Overall, the national average ambient air concentrations of sulphur dioxide, nitrogen dioxide and volatile organic compounds are on a downward trend from 1996 to 2010.

Overall, the national average ambient air concentrations of sulphur dioxide, nitrogen dioxide and volatile organic compounds are on a downward trend from 1996 to 2010.

In 2010, the national average concentration of sulphur dioxide (SO2) in the air was 1.8 ppb in Canada, 17% lower than in 2009. From 1996 to 2010 the trend declined, with concentration decreasing by 62%, due mainly to efforts to curb acid rain and ambient particulate matter, and federal regulations on sulphur content in fuels. Figure 2.5 illustrates the decline in SO2 concentration since 1996.

Figure 2.5: Sulphur dioxide concentrations, Canada, 1996 to 2010

Sulphur dioxide concentrations, Canada, 1996 to 2010

Long description

The line chart shows the average concentration of sulphur dioxide in the air in Canada from 1996 to 2010. In 2010, the average concentration of sulphur dioxide in the air was 1.8 parts per billion, 17% lower than in 2009. A declining trend was detected from 1996 to 2010, representing a concentration decrease of 62% over that period.

The national average concentration of nitrogen dioxide (NO2) in the air for 2010 was 10.8 ppb, 6% lower than in 2009. The trend declined from 1996 to 2010, showing a decrease of 38% over that period. The decrease in NO2 concentration is consistent with the reduction in nitrogen oxides (NOx) emissions from cars and trucks as a result of the introduction of more stringent emissions standards from the government over the past years. Figure 2.6 shows this declining trend from 1996 to 2010.

Figure 2.6: Nitrogen dioxide concentrations, Canada, 1996 to 2010

Nitrogen dioxide concentrations, Canada, 1996 to 2010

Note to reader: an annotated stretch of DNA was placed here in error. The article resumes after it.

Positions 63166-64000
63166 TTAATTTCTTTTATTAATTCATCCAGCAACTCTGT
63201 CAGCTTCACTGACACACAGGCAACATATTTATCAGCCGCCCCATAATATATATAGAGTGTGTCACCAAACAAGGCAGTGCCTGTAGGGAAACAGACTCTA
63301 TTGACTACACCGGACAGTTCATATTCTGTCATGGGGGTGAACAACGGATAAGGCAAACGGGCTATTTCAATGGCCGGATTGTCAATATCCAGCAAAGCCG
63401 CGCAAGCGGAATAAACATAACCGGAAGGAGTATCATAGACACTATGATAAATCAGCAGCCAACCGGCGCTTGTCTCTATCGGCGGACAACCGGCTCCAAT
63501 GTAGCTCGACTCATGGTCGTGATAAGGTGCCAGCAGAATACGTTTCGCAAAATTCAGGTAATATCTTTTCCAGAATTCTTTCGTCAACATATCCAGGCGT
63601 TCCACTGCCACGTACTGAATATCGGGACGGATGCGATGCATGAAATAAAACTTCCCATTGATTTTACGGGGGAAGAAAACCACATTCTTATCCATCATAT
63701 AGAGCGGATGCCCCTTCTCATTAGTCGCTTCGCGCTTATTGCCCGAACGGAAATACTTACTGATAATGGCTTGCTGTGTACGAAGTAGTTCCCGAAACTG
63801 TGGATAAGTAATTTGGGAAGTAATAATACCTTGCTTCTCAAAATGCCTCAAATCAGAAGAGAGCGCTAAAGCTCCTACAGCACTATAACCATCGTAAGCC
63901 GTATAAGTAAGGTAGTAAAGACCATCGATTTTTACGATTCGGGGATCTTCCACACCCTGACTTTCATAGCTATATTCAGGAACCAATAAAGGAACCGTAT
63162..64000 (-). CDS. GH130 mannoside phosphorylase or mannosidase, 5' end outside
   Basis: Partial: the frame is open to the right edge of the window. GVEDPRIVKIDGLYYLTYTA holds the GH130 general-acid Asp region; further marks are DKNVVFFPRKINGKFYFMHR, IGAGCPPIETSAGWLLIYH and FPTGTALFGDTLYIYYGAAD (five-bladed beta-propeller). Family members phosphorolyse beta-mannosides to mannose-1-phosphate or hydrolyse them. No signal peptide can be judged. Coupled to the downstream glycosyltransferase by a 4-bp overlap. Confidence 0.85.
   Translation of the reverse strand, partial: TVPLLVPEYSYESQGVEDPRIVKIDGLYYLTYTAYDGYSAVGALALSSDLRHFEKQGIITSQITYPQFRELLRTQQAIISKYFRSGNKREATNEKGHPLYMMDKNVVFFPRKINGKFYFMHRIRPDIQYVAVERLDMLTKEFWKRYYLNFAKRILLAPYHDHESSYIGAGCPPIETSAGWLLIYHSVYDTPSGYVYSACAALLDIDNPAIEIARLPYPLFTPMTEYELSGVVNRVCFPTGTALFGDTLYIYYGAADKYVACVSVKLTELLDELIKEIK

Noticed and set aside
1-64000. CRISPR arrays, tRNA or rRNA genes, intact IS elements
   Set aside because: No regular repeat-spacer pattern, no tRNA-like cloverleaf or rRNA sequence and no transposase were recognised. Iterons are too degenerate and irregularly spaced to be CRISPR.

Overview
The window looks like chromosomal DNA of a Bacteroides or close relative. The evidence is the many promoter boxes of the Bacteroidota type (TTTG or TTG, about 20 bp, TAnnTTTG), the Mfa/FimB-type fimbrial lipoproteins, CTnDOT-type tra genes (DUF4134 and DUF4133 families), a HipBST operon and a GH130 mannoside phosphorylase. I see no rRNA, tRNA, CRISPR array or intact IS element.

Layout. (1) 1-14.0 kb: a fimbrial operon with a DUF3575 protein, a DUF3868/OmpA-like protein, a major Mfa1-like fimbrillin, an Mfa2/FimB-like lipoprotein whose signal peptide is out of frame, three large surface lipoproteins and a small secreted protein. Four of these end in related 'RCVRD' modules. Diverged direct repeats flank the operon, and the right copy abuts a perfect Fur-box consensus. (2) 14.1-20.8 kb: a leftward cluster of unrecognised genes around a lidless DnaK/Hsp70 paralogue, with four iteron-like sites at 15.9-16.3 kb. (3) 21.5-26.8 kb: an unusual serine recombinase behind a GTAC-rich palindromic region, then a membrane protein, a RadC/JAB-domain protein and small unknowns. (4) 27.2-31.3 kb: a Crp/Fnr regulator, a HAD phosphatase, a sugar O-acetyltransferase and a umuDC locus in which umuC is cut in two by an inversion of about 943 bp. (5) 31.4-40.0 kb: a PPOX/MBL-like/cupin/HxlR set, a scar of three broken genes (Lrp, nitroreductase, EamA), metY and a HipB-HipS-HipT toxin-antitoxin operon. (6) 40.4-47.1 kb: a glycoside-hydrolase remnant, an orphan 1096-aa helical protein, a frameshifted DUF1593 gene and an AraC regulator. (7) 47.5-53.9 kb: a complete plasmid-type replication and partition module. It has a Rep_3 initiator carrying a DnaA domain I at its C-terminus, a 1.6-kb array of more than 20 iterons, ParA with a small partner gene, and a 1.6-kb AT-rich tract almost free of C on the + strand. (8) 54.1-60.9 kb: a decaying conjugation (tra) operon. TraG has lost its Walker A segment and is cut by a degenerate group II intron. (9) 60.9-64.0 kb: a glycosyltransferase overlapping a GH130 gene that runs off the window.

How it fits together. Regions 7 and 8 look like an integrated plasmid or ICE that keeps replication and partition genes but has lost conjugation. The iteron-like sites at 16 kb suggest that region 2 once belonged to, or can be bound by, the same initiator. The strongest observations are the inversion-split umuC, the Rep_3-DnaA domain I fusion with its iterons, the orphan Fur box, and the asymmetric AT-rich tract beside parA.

Long description

The line chart shows the average concentration of nitrogen dioxide in the air in Canada from 1996 to 2010. In 2010, the average concentration of nitrogen dioxide in the air was 10.8 parts per billion, 6% lower than in 2009. A declining trend was detected from 1996 to 2010, representing a concentration decrease of 38% over that period.

The national average concentration of the measured volatile organic compounds (VOCs) in the air for 2010 was 57.5 parts per billion carbon, or 7% lower than in 2009. The trend declined from 1996 to 2010, representing a concentration decrease of 57% over that period. The decrease in VOC concentration is also consistent with the reduction in VOC emissions from cars and trucks resulting from the introduction of more stringent emissions standards. The decline in VOC emissions from 1996 to 2010 is illustrated in Figure 2.7.

Figure 2.7: Volatile organic compounds concentrations, Canada, 1996 to 2010

Volatile Organic Compounds concentrations, Canada, 1996 to 2010

Long description

The line chart shows the average concentration of measured volatile organic compounds in the air in Canada from 1996 to 2010. In 2010, the average concentration of volatile organic compounds in the air was 57.5 parts per billion carbon or 7% lower than in 2009. A declining trend was detected from 1996 to 2010, representing a concentration decrease of 57% over that period.

For the most up-to-date information on these indicators, please visit CESI (SO2, NO2, VOCs)